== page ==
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星期一, 11月 21, 2016

Baker-Polito Administration Awards $520,000 to Monroe for New Public Park

Baker-Polito Administration Awards $520,000 to Monroe for New Public Park
Grant Will Fund Demolition of Abandoned Mill and Parkland Conversion

BOSTON – November 21, 2016 – The Baker-Polito Administration today awarded $520,000 to the Town of Monroe to demolish part of the former Ramage Paper Mill and create a new public park in its place. As a condition of the grant, the Town of Monroe will place the future park property under the care of the Monroe Conservation Commission, permanently conserving the space under Article 97 of the Massachusetts Constitution.

“For over a century, Massachusetts has led the nation in providing its residents with exceptional access to the state’s environmental resources through various conservation efforts,” said Energy and Environmental Affairs Secretary Matthew Beaton. “The Baker-Polito Administration continues to prioritize outdoor recreational opportunities, and the creation of a new park within the Town of Monroe is a great example of many stakeholders working together to accomplish a common goal that will truly benefit the community and the region.”

The wood portion of the former Rampage Paper Mill has deteriorated significantly in recent years and is being demolished to avoid collapse into the Deerfield River. In addition to the funding provided by EEA through the Environmental Bond Bill, grants of $30,000 by TransCanada and $100,000 by the Franklin Regional Council of Governments will assist in the clean-up and abatement of onsite hazardous materials, demolition of the wood structure, securing of the site for the winter, and creation of a new public park. 

EEA has contracted the landscape architecture firm of Brown, Richardson, and Rowe and the engineering firm Stantec to design a public park for Monroe. The public process to create the design will begin as soon as the demolition of the mill is complete, with the intention of having construction of the park begin in the summer of 2017.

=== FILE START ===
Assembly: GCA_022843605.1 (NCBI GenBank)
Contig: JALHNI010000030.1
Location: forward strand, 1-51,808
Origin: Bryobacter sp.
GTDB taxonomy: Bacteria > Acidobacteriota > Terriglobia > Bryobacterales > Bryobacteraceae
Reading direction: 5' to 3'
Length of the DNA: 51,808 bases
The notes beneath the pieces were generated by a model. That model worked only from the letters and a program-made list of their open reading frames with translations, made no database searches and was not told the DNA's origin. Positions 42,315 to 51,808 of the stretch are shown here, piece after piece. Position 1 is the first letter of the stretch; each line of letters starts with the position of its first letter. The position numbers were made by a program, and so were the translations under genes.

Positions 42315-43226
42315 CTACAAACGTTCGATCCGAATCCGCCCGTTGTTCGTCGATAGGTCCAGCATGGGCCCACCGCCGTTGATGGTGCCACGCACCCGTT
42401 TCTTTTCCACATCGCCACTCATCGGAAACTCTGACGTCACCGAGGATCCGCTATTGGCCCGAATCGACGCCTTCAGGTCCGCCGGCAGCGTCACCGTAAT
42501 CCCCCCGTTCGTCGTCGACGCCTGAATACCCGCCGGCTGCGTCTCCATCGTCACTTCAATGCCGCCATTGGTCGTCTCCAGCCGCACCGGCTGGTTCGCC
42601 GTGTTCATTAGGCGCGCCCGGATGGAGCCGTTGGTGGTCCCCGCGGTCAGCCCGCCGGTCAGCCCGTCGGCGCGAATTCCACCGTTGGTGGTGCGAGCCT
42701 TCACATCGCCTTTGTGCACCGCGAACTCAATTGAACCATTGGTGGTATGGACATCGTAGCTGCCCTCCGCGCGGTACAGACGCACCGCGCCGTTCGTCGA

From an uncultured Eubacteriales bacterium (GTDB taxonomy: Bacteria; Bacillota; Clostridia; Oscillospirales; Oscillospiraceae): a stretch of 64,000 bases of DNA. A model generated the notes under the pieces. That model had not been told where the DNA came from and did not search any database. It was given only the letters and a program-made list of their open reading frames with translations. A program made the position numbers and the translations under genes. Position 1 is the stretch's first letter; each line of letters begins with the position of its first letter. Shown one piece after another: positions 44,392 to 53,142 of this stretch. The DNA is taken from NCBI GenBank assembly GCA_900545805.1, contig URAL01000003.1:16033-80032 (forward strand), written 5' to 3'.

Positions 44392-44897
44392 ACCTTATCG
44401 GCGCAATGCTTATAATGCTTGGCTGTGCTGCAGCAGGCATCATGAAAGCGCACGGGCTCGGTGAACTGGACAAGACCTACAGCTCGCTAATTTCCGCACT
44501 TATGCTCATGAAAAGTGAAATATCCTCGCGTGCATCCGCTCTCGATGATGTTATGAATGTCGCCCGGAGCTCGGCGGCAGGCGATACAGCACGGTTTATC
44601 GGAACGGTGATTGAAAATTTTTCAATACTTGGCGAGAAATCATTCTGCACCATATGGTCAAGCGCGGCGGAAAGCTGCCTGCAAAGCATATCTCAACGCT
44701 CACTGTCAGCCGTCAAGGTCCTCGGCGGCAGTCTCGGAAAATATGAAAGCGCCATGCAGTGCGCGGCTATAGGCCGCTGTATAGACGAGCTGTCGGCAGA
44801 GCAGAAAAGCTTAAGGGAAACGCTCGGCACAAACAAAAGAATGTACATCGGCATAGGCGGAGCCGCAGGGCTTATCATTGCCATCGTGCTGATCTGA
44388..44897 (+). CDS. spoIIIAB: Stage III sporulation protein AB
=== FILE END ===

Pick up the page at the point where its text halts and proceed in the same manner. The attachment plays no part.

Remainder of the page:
“I am thankful to the Baker Administration for making the transformation of this site possible,” said State Senator Benjamin Downing (D-Pittsfield). “Turning a dilapidated mill into a public park is smart and effective use of taxpayer resources.”

“Monroe is one of the smallest towns in Massachusetts and it would be impossible for them to undertake this project without help from the state,” said State Representative Paul Mark (D-Peru).  “I am thankful to Secretary Beaton for recognizing the need of this very small town and the importance of completing this project in a timely manner.  Congratulations to the people of Monroe and FRCOG on this grant award.”

“The recreational tourism industry is an important economic driver in western Franklin County and a healthy and accessible Deerfield River is critical to support this business sector.  This effort to remediate the wood structure of hazardous materials and clear the parcel ensures the watershed is protected from potential building debris contamination and creates a new asset along the Deerfield River,”said Peggy Sloan, Director of Planning & Development for the Franklin Regional Council of Governments.  “Through EOEEA resources, the wood structure parcel will become a small public park and scenic overlook to enjoy the beautiful Deerfield River. The FRCOG appreciates the commitment of the Town of Monroe to forward this project, and the support of state and federal agencies including EOEEA, MassDEP, MassDevelopment, and the EPA.”    

“The Town of Monroe has been working for years to find funding to assist in the remediation of this structure as we know its collapse would have a devastating environmental and economic impact to the Deerfield River and our neighboring towns. We are grateful that the Executive Office of Energy and Environmental Affairs has stepped in to not only assist in funding the demolition project, but will also fund the construction of a park on the site,” said Monroe Town Clerk Marcella Stafford-Gore.  “We also greatly appreciate the tireless efforts of the Franklin Regional Council of Governments to help us address the site. We are looking forward to being rid of this blight in our community and giving townspeople and visitors a space they will enjoy for many years.”